While many of us spent the week before the holidays wrapping up presents and projects, spending time with family and friends and looking back on an eventful 2022, Congress was embroiled in its own annual holiday tradition: 11th-hour federal budget negotiations.
After all the typical stops and starts, with agreements forming, breaking apart and then forming again at a frenetic pace, lawmakers were able to reach a deal to fund the federal government. As an advocate for government responsiveness, let me start by saying that I’m glad Congress was able to keep the lights on for 2023. However, essential resources for ensuring the government is responsive to the people were given up as the deadline for a deal closed in.
In the final days of Democratic control, Congress had initially set aside $400 million to bolster American election systems. That money — which enjoyed bipartisan support — would be used to hire more election workers, update election equipment, open new polling locations, improve administrative processes and much more.
But that number was and is unsatisfactory; it simply fails to meet the need on an operational level. It was even more disheartening to see this funding falter because the party in power at the time fancied themselves the lone champions of a besieged democracy. Democrats in Congress seemed to take a vow of silence by the time they had to put their money where their mouths were — a glaring departure from the soaring rhetoric and 30-second ad spots the public was subjected to in service of cultivating their heroic image.
To our immense dismay, this incomplete — but no less necessary — investment in American democracy came to be the high-water mark of the negotiations. When the dust settled, the $400 million that was originally set aside had shrunk to a meager pittance of just $75 million for the 2023 fiscal year, a veritable lump of coal under the trees of election advocates and officials across the country.
To be sure, $75 million is, in a vacuum, quite a lot of money. But we have to evaluate this number in reference to the need that exists. By that metric, $75 million is woefully inadequate. To give you a better sense, the state of California spent $200 million administering the 2021 gubernatorial recall election. It cost the city of Los Angeles alone $53 million to conduct just that one election in one county. When it comes to investing in American democracy, we need to think long term and across multiple election cycles in all 50 states. Experts estimate that states would need around $50 billion over the next 10 years to fully modernize and secure the nation’s election infrastructure.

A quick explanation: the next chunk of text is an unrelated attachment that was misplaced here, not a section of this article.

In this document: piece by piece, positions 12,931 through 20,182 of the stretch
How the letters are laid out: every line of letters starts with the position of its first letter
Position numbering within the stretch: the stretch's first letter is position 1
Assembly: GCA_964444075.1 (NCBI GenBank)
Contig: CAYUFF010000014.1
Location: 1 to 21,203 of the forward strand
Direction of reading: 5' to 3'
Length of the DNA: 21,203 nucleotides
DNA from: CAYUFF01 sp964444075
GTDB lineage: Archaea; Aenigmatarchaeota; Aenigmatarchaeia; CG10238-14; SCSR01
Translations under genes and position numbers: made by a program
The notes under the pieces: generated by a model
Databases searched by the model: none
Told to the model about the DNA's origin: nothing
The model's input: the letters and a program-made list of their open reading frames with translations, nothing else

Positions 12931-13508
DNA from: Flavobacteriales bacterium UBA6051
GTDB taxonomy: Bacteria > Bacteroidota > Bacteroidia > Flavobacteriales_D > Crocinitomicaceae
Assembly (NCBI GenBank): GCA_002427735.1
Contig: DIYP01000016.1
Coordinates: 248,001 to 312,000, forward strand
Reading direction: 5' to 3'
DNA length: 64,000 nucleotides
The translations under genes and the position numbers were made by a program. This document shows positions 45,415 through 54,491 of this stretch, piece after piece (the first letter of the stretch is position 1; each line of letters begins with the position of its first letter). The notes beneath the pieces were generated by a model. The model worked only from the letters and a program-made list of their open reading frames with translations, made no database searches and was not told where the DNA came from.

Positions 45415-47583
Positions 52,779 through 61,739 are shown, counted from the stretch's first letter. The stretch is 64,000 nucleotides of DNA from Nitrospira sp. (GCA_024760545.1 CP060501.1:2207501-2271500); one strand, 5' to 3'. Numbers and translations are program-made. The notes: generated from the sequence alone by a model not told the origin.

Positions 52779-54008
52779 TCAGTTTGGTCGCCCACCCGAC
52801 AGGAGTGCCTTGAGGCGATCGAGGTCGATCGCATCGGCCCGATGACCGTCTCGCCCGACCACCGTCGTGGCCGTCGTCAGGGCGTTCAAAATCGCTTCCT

Congress’ failure to invest even the bare minimum in our democracy will have a ripple effect throughout the next several election cycles, at least. The supply chains and procurement processes for state and local election administration are complicated, and it takes time for improvements to be carefully implemented. Failing to dedicate even the baseline payment towards American democracy in the 2023 budget will have consequences that snowball through the 2024 presidential election and beyond into the 2026 midterms.
Want a recap of the week’s major voting rights news? Subscribe to our weekly newsletter, On The Docket, for a breakdown of the bills and lawsuits (and what they mean for voters).
The troubling trend of election officials resigning from their posts is likely to continue and perhaps worsen without the resources to hire more workers or to improve the pay for current officials whose jobs have become much more difficult over the past several years. This in turn will lead to polling locations shutting down, longer lines at the locations that remain open and an overall greater inefficiency in election administration.
Over the past two years, state legislatures in red states have made good on their promises to advance bipartisan pro-voter legislation, including in Kentucky and South Carolina. And Republicans are right to support these changes, particularly when Republican candidates may, in fact, be the ones to benefit the most at the ballot box. They simply need their counterparts in Washington to catch on.
The 118th Congress has new leadership and, with that, a new opportunity to move forward on this bipartisan issue and pass legislation to ensure our elections are secure, efficient and accessible — and not leave another lump of coal for election officials at the end of next year.
Sam Oliker-Friedland is the executive director of the Institute for Responsive Government.